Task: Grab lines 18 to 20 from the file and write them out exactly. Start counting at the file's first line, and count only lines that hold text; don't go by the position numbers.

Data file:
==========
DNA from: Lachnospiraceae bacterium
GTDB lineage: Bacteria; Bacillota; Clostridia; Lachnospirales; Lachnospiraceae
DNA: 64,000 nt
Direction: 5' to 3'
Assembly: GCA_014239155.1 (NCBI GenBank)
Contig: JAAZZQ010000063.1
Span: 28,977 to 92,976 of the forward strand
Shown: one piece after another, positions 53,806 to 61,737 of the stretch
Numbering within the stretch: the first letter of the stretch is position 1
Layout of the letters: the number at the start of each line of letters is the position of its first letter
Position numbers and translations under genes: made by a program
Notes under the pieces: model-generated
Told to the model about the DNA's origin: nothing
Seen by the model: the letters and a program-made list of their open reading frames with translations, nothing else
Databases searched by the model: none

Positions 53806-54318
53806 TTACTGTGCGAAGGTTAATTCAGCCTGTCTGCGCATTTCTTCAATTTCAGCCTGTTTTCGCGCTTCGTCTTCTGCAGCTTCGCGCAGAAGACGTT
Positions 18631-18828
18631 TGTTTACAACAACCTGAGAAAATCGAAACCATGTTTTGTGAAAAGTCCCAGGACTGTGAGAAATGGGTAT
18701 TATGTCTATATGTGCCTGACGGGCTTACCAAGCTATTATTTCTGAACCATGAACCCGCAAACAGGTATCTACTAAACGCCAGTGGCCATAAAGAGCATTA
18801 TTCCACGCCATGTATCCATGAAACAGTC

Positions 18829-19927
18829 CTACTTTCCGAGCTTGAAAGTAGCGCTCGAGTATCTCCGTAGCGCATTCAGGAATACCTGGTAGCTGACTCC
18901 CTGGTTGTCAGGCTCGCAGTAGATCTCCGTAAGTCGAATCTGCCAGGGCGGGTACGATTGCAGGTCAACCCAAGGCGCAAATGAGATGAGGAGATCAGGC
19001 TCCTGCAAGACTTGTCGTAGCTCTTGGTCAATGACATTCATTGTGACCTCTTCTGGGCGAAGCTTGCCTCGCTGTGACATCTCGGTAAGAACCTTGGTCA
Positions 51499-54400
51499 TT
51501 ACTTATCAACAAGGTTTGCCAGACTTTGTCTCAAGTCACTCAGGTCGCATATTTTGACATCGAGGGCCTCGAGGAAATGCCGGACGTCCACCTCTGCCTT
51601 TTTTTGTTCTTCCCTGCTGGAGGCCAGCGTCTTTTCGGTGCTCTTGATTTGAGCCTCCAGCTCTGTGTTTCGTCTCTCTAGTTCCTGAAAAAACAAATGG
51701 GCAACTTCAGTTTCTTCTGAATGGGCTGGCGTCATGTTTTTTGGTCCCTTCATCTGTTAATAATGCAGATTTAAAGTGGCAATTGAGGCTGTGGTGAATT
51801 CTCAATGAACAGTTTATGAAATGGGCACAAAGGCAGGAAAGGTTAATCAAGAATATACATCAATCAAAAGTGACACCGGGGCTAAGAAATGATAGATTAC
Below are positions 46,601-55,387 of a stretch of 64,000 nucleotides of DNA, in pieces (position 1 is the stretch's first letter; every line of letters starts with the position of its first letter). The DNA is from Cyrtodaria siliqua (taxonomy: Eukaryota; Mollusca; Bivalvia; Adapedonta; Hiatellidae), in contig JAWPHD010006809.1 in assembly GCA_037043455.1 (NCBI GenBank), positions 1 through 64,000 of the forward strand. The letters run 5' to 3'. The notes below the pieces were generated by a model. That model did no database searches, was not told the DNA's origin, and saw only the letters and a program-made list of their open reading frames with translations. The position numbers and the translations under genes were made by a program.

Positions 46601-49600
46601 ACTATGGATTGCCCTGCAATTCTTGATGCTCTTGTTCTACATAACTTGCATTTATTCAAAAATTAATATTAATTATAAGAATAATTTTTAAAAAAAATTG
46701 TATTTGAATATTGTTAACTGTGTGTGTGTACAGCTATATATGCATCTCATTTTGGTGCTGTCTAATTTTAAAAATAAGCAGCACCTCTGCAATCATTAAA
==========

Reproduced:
Positions 18631-18828
18631 TGTTTACAACAACCTGAGAAAATCGAAACCATGTTTTGTGAAAAGTCCCAGGACTGTGAGAAATGGGTAT
18701 TATGTCTATATGTGCCTGACGGGCTTACCAAGCTATTATTTCTGAACCATGAACCCGCAAACAGGTATCTACTAAACGCCAGTGGCCATAAAGAGCATTA